Joel 2:12-18 + 2 Corinthians 5:20–6:2 + Matthew 6:1-6,16-18
February 17, 2021
“For our sake He made Him to be sin who did not know sin ….”
One way to meditate upon the whole of Lent is to allow our Lenten journey—including our prayer, fasting, and almsgiving—to be a means to enter into the priesthood of Jesus Christ. Every baptized Christian shares in this priesthood, and the baptismal priesthood shapes every other call that God gives.
One phrase in particular from today’s Second Reading forces us to reckon with the depth of Jesus’ priesthood. What does Saint Paul mean when, speaking about God the Father and the Son, he states that “For our sake He made Him to be sin who did not know sin”? This saving truth reminds us about three distinct forms of humility that Jesus accepted for our salvation, through which He stands between sinful man and the divine Father.
First, we need to reflect upon God the Son humbling Himself to become human at the Annunciation. Jesus stands between God and man as True God and true man. For scriptural meditation on this saving mystery during Lent, we might use the prologue of St. John’s Gospel account, or the canticle of Christ’s humility found in the second chapter of Philippians.
Then, more than thirty years after His conception, this divine Word made Flesh offered up His life on the Cross. We need to reflect upon Jesus’ humility on Calvary. Upon the Cross, Jesus is not an Old Testament priest, crying and weeping and offering a dumb animal in sacrifice. In humility, the Word made Flesh sacrifices His own Body and Blood, soul and divinity. To reflect on this saving mystery, we might use the Passion narrative from any of the four Gospel accounts.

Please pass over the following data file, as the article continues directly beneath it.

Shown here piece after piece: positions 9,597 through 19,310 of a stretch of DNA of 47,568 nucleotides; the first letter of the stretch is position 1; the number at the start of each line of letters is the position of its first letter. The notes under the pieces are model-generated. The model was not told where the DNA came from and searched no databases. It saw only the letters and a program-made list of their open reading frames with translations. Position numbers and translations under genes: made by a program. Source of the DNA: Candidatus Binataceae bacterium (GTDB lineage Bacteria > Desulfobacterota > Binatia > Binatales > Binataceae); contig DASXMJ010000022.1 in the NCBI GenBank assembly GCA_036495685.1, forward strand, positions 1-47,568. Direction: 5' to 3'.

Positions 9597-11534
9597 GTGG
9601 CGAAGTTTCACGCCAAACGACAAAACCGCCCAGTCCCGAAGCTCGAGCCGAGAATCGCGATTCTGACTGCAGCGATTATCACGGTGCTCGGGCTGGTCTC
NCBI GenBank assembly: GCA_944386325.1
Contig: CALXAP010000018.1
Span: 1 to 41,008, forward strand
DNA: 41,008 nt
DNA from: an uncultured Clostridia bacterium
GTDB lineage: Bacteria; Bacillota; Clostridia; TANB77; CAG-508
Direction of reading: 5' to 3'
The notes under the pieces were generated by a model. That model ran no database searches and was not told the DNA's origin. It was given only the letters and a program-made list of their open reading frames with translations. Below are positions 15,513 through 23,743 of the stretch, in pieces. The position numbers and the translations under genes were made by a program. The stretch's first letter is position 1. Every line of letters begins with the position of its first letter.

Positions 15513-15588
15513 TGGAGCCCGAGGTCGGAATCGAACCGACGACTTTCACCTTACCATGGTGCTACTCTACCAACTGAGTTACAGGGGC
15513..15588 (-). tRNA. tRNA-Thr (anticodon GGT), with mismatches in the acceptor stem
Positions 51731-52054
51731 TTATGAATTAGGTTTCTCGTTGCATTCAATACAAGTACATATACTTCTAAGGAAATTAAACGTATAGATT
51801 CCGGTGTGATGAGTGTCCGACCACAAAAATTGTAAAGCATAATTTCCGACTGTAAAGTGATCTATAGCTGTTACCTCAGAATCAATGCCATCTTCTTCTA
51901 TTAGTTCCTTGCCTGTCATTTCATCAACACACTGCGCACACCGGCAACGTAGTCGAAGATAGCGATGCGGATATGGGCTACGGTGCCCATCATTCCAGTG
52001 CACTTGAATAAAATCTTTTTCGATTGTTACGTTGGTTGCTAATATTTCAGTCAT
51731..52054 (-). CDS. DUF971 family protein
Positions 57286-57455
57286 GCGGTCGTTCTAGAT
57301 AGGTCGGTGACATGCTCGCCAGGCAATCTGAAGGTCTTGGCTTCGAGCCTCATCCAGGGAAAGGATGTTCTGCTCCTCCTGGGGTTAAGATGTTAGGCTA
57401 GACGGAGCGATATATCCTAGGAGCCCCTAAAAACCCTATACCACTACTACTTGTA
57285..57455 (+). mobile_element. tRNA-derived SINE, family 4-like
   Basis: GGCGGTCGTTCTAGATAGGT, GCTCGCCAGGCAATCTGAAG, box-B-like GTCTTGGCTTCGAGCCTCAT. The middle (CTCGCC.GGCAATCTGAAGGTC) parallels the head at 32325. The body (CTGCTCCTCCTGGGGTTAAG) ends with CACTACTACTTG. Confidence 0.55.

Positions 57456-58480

But within this second form of Jesus’ humility dwells a third: a mystery that we must not underestimate. Again, in speaking about the Father sending His divine Son to save us, the Apostle declares: “For our sake He made Him to be sin who did not know sin”.
Often when we meditate upon the Passion of the Christ—say, for example, during the Stations of the Cross—we are impressed by how awfully man’s sins affect Jesus. We might imagine the Cross as “containing” our sins, so that the physical weight of Jesus’ heavy cross symbolizes the spiritual weight of all mankind’s sins. Or we might imagine each lash from the Scourging at the Pillar as representing an individual sin. But while those images may help us meditate upon the meaning of the Passion, St. Paul is saying something even more profound.
God the Father made His divine Son “to be sin”: not only to carry sin, or be wounded by sin, but to be made sin. Jesus, who from before time began was true God, stands not only in the place of sinners, but in the place of sin. This is where He offers sacrifice as a new and everlasting priest. His stance between merciful grace and man’s sins brings both together in Himself, where the former destroys the latter, for us men and for our salvation.